Freedom Foundation

Is This What Democracy Looks Like?

Congratulations, as Washington’s assistant attorneys general, you are now represented by a union.

There was no election to decide the question, and your voice was never heard.

Sadly, that’s what “democracy” looks like to the leaders of big government unions.

Some of your co-workers signed pledge cards, many of them in support of having an election, but that didn’t necessarily indicate how they would have voted. More than a few must have signed their pledge card simply believing it authorized an election on the issue.

It didn’t. Instead, those who signed the card were considered yes votes, and thus an election was deemed unnecessary.

Washington Attorney General Bob Ferguson and liberal politicians in Olympia — both controlled by the state’s powerful government unions — enthusiastically supported your unionization.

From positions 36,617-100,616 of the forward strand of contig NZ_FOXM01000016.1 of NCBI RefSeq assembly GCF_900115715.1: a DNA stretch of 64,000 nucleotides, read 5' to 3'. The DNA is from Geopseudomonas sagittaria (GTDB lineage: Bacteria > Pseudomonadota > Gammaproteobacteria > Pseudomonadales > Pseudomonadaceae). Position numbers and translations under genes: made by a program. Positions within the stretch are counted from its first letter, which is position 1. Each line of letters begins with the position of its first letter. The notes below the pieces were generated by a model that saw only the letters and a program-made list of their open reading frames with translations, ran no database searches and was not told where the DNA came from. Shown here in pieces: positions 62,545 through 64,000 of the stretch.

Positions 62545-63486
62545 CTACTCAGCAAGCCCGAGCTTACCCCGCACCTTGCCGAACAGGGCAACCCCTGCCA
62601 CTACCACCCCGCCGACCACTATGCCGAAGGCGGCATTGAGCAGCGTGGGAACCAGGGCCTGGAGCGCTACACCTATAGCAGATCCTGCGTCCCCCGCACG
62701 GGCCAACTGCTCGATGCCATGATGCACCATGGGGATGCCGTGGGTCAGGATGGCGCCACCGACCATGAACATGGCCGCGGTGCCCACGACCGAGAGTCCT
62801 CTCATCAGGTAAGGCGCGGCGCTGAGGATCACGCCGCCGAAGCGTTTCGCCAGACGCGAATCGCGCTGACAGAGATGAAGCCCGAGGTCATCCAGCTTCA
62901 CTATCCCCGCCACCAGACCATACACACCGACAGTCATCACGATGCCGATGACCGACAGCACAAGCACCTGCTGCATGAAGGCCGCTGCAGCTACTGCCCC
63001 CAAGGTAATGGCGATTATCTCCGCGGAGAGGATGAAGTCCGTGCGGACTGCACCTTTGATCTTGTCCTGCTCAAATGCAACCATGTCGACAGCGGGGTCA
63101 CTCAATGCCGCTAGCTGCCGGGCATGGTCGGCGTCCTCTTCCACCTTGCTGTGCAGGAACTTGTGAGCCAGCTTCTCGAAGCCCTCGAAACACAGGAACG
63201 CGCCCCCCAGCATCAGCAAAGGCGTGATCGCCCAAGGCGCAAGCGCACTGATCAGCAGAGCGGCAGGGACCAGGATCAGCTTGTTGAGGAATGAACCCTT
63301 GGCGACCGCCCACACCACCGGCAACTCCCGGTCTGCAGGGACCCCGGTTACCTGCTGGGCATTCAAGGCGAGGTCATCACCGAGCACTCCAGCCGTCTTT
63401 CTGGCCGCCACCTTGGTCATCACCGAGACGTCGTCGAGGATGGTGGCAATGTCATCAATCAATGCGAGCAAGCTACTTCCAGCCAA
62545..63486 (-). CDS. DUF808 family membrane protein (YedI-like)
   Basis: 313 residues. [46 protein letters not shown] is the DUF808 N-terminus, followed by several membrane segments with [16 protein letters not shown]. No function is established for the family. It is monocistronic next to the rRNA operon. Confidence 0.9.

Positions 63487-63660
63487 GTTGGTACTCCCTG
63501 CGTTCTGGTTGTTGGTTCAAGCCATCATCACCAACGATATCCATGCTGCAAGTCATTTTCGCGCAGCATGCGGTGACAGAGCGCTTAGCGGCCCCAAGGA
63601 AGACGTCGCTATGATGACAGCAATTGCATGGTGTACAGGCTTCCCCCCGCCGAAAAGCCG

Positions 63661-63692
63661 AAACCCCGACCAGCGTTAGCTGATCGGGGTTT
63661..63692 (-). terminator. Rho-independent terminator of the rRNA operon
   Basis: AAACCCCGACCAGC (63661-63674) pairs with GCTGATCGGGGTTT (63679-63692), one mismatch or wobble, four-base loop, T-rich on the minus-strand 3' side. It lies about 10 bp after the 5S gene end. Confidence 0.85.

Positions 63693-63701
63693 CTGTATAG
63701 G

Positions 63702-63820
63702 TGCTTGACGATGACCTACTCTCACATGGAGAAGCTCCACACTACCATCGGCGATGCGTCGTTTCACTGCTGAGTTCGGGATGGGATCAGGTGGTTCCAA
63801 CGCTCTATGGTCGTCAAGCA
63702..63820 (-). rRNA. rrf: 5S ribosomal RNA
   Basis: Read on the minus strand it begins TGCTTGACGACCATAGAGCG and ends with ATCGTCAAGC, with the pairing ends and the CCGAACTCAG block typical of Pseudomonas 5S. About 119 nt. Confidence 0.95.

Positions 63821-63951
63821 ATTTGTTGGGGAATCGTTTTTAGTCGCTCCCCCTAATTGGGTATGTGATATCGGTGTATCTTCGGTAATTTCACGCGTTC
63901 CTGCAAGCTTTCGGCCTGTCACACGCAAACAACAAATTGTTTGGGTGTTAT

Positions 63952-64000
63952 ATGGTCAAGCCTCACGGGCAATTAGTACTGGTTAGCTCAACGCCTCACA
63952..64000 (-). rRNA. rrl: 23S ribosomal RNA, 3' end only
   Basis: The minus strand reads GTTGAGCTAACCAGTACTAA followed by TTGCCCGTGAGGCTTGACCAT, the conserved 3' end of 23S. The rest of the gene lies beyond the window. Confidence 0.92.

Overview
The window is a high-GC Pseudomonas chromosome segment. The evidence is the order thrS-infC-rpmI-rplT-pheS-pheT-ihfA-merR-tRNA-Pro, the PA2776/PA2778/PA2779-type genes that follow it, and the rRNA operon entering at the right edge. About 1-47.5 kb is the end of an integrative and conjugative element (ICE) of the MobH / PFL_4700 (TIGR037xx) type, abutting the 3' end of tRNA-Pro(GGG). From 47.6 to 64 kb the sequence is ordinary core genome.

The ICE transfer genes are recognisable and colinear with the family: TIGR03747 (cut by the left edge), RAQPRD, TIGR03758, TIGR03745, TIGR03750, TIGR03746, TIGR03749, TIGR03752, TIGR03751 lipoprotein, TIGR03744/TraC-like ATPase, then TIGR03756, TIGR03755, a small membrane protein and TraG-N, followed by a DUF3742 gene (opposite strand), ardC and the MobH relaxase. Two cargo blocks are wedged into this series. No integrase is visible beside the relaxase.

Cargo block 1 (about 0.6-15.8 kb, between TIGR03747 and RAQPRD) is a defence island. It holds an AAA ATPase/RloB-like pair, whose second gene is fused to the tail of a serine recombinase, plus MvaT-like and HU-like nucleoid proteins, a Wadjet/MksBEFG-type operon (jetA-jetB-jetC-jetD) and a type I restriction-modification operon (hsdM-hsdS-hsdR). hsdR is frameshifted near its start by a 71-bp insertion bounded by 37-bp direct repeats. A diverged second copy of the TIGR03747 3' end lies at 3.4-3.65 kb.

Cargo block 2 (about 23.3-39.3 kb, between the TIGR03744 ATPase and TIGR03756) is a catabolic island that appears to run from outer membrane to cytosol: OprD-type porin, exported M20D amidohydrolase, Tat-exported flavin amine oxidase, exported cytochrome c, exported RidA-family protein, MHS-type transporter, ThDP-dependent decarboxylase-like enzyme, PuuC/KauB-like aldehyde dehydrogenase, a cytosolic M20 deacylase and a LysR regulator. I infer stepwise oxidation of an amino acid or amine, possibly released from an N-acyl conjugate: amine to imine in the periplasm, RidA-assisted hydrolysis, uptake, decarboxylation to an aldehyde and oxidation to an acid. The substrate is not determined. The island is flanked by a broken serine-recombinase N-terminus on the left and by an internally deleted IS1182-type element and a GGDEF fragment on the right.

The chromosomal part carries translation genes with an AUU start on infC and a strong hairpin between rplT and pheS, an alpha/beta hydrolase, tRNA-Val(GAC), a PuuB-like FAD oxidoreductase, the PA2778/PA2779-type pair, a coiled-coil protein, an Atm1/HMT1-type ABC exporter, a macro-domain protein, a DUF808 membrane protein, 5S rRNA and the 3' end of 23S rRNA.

And they turned you into political pawns so that your dues money can be funneled into the pockets of the unions and their preferred politicians and causes in perpetuity.

As attorneys, do you question the ethics of such an arrangement?

Fortunately, the U.S. Supreme Court in Janus v. AFSCME recognized the fundamental injustice of these kinds of arrangements and affirmed your right to decline to sign.

And you should strongly consider exercising that right considering the agreement used by the Washington Federation of State Employees includes “irrevocable” payment obligations that automatically roll over from year to year. And no one needs to tell you the importance of reading before you sign a financial contract with an entity that isn’t governed by the Consumer Protection Act.

If you have joined and change your mind about paying, you may easily produce a resignation letter asking for an end to dues deductions at